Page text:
I tried and I tried but I just couldn't find the stories I KNOW I have already written about how Chas and I got engaged and our first dates. So please bear with me if you're rolling your eyes saying "Not this AGAIN" and "She wrote about this LAST week!" Hard as it is to believe, there are almost 700 posts to go through and I'm NOT doing it.
When I first met Chas I was dating his friend, Nick Asshat. I was 29, Chas was almost 35. After three decades on this planet with no real luck in the dating world, I did NOT believe in love at first sight, and, while I still don't believe in it, I do believe in The Lightning Bolt Moment, also known as When You Know, You Know.
I walked in through the door of my roommate's house; my roommate was still up. "Out with Nick?" she asked.
"Yeah," I answered dreamily. "We went to Oktoberfest. I met the man I'm gonna marry."
"Nick ASSHAT?" she asked, incredulous (with good reason).
"No," I answered, still in reverie. "His best friend Chas."
Okay, so the word "best" may have been overstated, since Chas himself might have substituted the word "golfing." But the point -- did you catch THE POINT? I knew then, after only a couple of hours in his presence, that Chas was The One.
Chas? Not so much. Chas took another 3 1/2 years to know that I was The One.
Fast-forward to Joe's Bar, December 11, 1997. The Christmas season was in full swing for me, as a retail gift store owner, and I had worked another 12-hour day, with several more to come before I could rest. When smart people would be home putting their feet up and getting as much sleep as possible, I opted instead for a couple of hours in a tiny packed college bar with my favorite guy. My favorite guy didn't know it, but he had only about three weeks left with me before I pulled up stakes and moved on, because as much as I loved him, I wasn't gonna wait this one out any longer and had given him an unspoken deadline of January 1, 1998 to put up or shut up.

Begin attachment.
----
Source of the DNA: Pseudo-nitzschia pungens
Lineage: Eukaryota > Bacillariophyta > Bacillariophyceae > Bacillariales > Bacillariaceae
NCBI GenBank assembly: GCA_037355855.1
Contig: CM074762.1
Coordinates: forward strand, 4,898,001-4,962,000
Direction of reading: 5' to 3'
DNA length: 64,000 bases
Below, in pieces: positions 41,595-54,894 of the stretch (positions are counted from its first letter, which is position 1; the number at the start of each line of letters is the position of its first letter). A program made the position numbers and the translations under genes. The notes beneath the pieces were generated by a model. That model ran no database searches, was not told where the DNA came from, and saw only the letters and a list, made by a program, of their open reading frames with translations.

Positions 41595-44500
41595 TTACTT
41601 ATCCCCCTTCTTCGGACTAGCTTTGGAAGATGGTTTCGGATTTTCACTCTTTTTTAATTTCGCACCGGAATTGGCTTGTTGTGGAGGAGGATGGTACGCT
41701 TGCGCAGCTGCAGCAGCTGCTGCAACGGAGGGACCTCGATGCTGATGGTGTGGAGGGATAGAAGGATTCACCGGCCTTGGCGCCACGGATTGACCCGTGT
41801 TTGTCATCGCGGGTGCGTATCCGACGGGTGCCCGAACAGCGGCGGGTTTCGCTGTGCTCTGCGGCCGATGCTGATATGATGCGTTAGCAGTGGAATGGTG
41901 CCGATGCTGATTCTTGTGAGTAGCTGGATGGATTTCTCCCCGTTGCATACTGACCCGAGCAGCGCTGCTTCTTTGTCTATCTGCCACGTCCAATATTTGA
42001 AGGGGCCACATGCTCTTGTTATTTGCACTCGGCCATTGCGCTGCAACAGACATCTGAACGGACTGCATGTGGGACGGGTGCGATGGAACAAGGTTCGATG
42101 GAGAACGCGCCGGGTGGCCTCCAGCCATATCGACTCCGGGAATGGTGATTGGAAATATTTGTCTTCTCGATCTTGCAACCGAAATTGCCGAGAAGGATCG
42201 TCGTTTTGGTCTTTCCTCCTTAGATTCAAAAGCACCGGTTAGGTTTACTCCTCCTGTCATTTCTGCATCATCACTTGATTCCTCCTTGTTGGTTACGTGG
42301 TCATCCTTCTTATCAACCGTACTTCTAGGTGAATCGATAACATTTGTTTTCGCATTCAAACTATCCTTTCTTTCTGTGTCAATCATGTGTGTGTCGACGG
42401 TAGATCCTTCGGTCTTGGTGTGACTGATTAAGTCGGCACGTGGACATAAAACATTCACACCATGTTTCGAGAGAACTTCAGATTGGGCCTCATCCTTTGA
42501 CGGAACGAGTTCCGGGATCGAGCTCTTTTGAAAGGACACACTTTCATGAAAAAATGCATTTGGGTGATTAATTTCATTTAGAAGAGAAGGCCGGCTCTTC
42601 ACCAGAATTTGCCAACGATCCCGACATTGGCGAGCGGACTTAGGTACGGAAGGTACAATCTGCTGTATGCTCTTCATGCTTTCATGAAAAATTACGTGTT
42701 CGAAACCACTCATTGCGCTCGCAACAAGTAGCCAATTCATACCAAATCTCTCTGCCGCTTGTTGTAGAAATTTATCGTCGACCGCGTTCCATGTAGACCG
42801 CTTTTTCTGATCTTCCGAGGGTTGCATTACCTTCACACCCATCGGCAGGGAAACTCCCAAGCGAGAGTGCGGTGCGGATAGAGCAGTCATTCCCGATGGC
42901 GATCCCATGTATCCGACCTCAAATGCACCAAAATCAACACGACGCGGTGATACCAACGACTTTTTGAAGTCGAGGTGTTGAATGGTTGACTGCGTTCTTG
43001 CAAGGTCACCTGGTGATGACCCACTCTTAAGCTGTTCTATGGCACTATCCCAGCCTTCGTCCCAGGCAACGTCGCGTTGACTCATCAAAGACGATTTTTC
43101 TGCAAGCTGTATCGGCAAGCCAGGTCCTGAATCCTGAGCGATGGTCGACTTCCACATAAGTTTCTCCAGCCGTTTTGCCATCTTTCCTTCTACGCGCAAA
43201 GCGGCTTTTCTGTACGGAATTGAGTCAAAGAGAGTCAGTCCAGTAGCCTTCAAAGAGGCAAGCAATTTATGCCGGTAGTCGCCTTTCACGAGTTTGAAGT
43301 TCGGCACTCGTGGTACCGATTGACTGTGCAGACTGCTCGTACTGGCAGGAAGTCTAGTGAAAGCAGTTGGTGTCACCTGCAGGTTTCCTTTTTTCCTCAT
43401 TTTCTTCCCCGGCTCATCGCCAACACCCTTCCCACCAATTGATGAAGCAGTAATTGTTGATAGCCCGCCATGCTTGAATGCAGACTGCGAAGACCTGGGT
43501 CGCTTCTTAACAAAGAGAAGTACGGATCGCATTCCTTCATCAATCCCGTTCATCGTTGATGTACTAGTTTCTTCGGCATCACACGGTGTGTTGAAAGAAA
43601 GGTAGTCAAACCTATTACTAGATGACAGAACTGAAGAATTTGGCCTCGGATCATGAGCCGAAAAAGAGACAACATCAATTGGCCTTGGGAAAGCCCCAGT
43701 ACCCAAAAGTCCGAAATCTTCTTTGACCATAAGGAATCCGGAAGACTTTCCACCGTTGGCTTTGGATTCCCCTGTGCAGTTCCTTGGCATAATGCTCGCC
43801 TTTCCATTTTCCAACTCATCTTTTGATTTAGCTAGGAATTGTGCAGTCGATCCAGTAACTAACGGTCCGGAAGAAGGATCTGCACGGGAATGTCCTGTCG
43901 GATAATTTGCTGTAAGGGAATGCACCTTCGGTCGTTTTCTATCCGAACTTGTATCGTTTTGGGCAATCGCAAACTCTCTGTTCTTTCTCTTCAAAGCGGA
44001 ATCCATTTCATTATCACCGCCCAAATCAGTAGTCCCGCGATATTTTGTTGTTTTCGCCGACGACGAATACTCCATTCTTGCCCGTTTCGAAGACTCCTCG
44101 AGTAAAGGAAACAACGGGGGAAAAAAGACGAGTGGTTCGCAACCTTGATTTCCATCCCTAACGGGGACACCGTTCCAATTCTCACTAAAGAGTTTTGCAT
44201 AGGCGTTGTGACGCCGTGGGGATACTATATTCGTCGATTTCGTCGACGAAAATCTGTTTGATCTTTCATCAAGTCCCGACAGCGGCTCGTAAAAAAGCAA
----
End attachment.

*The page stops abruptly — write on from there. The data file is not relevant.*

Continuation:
We were talking about my teeny tiny apartment and it's teeny tiny kitchen. I loved the apartment but the kitchen was a nightmare, and I said something to that effect.
"Yeah, I think we should get a house -- one with a decent kitchen," Chas said.
Wait, what? Chas knew I wouldn't move in with him -- not unless we were married. It had less to do with my sky-high morals than with my keen understanding of inertia as it pertains to the human male.
"What are you saying?" I asked him, aware that I was boring holes through his face with my eyes.
A very long and self-conscious pause.
"Are you asking me to MARRY you?" I asked, incredulous.
"Um . . . yeah," answered the normally articulate Chas.
"Well, I wanna hear the words," I said, as petulant as someone with nothing to lose.
"Will you . . . marry me?" asked Chas, just barely audible above the din of the college bar dice games.
"Yes," I answered, suddenly aware I was grinning like an ape.
I reached for a cocktail napkin, then dug around in my purse for a pen. "If this were MY table, I'd want to KNOW!" I said, then proceeded to leave a note for the cocktail waitress.
"He just asked me to marry him . . . and I said YES."